Essay PreviewMore ↓
But, upon reflection, I realized that I would not be doing justice to the school and the class I love if I spent my time up here attacking the parents and the school in that manner. I really owe the school and my peers a lot more than that. If it were not for my Ridgemont education, I probably would never have seen the system for what it is. Ridgemont taught me to despise that system by showing me a better way to do things; by showing me that education, success, and happiness do not have to come at the expense of others, that I could go further if I learned to help, and to be helped, by those around me, rather than compete against them. Ridgemont's emphasis on process versus product will stay with me for the rest of my life.
So when I sat down and tried to pull together what it was about Ridgemont that made it an interesting and wonderful place to attend school, I remembered that my friend Larry had once pointed out to me the distinction between the two types of people that you can associate with. There are those that care about your soul, and those that don't. I think that the Ridgemont education, for many in my class, was one that cared for our souls, and this is what distinguishes it from other schools, and this is why it is so unlike the real world in here.
How to Cite this Page
"Graduation Speech." 123HelpMe.com. 25 Sep 2018
Need Writing Help?
Get feedback on grammar, clarity, concision and logic instantly.Check your paper »
- As you inhale the aggregate odor of your senior class for the last time, I’m sure there are many burning questions racing through your minds: “Will I find my place in the world?” If you’re lucky. “Am I really going to graduate a virgin?” Yeah, probably. “Who is that incredibly handsome young man addressing us, and how long do we have the privilege of listening to him?” Howdy, Andrew Gonzales here, and hopefully not long; I realize that your robes are making you sweat, your thongs are making you uncomfortable, and my use of the words “virgin” and “thongs” is making your parents sweaty and uncomfortable.... [tags: Graduation Speech, Commencement Address]
891 words (2.5 pages)
- It is probably a mistake that I am standing here giving a speech for graduation. In fact it is probably a mistake that I am even graduating from this school at all -- believe me, just as most people in this class I have tested the limits of attendance, of sleeplessness, and of procrastination. At the beginning of my high schooling, I was even testing dropping out ... and if that wasn't a mistake, I don't know what was. After four years of Starr altering our minds, it seemed most fitting for me to spend my four minutes talking about mistakes.... [tags: Graduation Speech, Commencement Address]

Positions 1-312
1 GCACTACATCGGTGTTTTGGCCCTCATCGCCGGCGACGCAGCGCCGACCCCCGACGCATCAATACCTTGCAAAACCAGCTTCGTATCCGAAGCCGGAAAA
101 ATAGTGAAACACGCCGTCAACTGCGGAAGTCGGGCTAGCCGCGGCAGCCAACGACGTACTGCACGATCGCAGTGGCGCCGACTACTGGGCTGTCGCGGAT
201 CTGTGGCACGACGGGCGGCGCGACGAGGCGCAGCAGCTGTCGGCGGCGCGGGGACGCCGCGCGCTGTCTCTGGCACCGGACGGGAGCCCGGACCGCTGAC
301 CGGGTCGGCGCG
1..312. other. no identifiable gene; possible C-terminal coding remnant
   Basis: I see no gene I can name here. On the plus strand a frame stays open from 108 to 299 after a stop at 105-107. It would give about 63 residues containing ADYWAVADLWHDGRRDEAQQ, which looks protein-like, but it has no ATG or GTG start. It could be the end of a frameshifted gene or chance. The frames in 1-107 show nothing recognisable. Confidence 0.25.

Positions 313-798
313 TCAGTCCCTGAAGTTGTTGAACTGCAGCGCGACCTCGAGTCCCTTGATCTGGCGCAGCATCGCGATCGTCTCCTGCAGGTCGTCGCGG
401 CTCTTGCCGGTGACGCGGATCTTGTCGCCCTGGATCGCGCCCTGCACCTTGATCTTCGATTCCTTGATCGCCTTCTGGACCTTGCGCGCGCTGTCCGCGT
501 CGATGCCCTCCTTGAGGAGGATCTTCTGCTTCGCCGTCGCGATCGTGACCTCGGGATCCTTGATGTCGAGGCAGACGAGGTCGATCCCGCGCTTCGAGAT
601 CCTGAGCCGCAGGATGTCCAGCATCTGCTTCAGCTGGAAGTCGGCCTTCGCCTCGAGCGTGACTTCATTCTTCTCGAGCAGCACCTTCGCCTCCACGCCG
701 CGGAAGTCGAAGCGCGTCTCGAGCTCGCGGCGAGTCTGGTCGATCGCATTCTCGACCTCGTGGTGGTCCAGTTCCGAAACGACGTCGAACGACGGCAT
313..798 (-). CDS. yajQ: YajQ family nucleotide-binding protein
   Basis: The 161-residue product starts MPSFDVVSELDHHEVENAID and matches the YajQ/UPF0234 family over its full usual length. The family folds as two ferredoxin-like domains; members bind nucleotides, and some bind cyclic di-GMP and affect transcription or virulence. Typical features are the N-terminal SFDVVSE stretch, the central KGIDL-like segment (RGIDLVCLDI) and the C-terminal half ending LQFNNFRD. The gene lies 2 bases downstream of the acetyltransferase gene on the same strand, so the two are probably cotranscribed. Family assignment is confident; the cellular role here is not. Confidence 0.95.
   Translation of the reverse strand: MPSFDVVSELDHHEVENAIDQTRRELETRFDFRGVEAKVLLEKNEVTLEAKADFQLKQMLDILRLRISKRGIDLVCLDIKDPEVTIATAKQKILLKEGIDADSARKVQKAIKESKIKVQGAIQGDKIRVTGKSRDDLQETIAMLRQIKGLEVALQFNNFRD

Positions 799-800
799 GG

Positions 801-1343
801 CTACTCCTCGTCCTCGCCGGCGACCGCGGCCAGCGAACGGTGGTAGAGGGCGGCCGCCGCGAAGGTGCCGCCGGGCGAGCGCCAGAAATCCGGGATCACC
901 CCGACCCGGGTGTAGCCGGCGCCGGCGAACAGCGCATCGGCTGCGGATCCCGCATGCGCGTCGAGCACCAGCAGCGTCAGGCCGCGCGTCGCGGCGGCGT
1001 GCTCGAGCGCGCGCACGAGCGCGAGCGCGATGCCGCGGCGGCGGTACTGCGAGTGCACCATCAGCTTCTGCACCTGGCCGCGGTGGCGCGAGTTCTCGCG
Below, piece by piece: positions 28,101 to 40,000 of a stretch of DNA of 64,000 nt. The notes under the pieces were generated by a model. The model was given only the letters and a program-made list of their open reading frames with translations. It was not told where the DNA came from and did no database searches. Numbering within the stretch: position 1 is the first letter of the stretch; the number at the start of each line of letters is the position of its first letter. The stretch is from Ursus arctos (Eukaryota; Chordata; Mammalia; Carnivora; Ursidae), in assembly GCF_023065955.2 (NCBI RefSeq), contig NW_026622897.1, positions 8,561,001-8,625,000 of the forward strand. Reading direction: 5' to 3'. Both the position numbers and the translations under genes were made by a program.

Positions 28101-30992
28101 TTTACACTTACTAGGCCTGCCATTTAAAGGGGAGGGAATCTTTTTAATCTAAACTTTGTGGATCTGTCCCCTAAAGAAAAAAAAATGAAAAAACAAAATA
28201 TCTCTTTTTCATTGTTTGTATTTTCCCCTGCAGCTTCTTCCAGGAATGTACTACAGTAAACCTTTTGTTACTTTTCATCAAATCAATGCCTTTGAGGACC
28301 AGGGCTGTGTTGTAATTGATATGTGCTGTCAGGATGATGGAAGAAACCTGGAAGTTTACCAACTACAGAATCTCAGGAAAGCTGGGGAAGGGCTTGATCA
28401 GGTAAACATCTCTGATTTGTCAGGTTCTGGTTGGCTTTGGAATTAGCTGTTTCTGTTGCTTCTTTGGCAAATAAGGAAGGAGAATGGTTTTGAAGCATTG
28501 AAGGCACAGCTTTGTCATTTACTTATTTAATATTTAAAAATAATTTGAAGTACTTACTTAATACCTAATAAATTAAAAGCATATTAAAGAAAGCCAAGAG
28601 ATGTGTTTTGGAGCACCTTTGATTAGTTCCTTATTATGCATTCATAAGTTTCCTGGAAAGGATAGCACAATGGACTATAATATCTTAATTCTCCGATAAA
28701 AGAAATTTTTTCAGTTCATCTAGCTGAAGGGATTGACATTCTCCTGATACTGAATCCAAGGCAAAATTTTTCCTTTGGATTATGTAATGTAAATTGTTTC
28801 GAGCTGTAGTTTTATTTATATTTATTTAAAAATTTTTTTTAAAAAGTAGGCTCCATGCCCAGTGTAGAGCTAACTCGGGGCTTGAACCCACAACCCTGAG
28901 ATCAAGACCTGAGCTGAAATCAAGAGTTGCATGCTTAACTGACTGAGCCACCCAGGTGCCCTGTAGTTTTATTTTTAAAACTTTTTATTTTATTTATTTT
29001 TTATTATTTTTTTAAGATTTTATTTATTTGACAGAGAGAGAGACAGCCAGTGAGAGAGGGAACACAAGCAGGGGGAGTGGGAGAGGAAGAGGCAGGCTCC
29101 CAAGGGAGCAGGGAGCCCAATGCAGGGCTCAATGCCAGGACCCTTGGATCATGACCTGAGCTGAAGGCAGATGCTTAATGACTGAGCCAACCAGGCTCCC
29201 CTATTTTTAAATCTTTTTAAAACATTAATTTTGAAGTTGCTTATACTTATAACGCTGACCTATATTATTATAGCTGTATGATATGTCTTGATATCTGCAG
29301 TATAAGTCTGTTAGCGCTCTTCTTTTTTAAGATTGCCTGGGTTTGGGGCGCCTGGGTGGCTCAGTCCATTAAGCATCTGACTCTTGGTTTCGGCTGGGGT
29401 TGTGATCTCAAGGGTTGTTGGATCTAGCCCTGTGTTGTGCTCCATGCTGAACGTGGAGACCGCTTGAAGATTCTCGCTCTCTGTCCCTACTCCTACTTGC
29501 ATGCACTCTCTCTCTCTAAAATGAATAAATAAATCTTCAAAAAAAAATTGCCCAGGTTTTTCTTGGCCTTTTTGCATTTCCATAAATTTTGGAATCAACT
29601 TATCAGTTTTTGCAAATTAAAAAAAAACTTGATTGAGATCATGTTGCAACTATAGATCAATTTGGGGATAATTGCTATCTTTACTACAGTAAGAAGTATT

694 words (2 pages)
- When I first began considering a graduation speech, my initial impulse was to spend this time discussing the advent of college preparation at Ridgemont, and the rise of empty values. I thought it would be a good chance to point out the fact that the quest for college admission has ground some of the best people I know into pulp, and that for the most part it seems as though both their parents, and to a large extent the school, seem afraid to confront that system for what it is. I wanted to speak to the changes happening here at Ridgemont, that the focus of the school is being shifted from educating for character to trying to improve the efficiency with which Ridgemont can heard students into... [tags: Graduation Speech, Commencement Address]
1220 words (3.5 pages)
- (Love you mom and dad in Romanian) A lot of people here today probably didn't understand what I just said because I am Romanian, but if you take a look at my parents face they know I love them. I am Romanian and my parents came to the U.S. and could have chosen any state but they chose Washington. For all the people who don't appreciate Washington as much as me let me lay down some vibes. After I went to Arizona and California and some other states I came to realize that everything here is so much greener.... [tags: Graduation Speech, Commencement Address]
1064 words (3 pages)